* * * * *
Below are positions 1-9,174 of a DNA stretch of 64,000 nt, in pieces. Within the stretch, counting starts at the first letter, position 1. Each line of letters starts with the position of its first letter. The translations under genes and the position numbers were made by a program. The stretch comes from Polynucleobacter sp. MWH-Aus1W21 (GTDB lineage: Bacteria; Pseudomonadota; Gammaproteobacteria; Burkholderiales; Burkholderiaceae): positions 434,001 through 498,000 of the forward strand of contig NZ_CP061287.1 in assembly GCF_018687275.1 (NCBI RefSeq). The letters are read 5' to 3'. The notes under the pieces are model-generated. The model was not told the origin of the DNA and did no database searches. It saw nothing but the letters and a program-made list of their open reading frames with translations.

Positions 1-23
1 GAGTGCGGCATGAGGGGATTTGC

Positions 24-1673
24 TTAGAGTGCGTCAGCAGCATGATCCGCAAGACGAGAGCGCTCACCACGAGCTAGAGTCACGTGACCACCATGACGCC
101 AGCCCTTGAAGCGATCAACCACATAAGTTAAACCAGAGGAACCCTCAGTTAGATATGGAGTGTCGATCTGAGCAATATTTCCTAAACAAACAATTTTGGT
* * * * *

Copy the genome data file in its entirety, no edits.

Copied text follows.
Below are positions 1-9,174 of a DNA stretch of 64,000 nt, in pieces. Within the stretch, counting starts at the first letter, position 1. Each line of letters starts with the position of its first letter. The translations under genes and the position numbers were made by a program. The stretch comes from Polynucleobacter sp. MWH-Aus1W21 (GTDB lineage: Bacteria; Pseudomonadota; Gammaproteobacteria; Burkholderiales; Burkholderiaceae): positions 434,001 through 498,000 of the forward strand of contig NZ_CP061287.1 in assembly GCF_018687275.1 (NCBI RefSeq). The letters are read 5' to 3'. The notes under the pieces are model-generated. The model was not told the origin of the DNA and did no database searches. It saw nothing but the letters and a program-made list of their open reading frames with translations.

Positions 1-23
1 GAGTGCGGCATGAGGGGATTTGC

Positions 24-1673
24 TTAGAGTGCGTCAGCAGCATGATCCGCAAGACGAGAGCGCTCACCACGAGCTAGAGTCACGTGACCACCATGACGCC
101 AGCCCTTGAAGCGATCAACCACATAAGTTAAACCAGAGGAACCCTCAGTTAGATATGGAGTGTCGATCTGAGCAATATTTCCTAAACAAACAATTTTGGT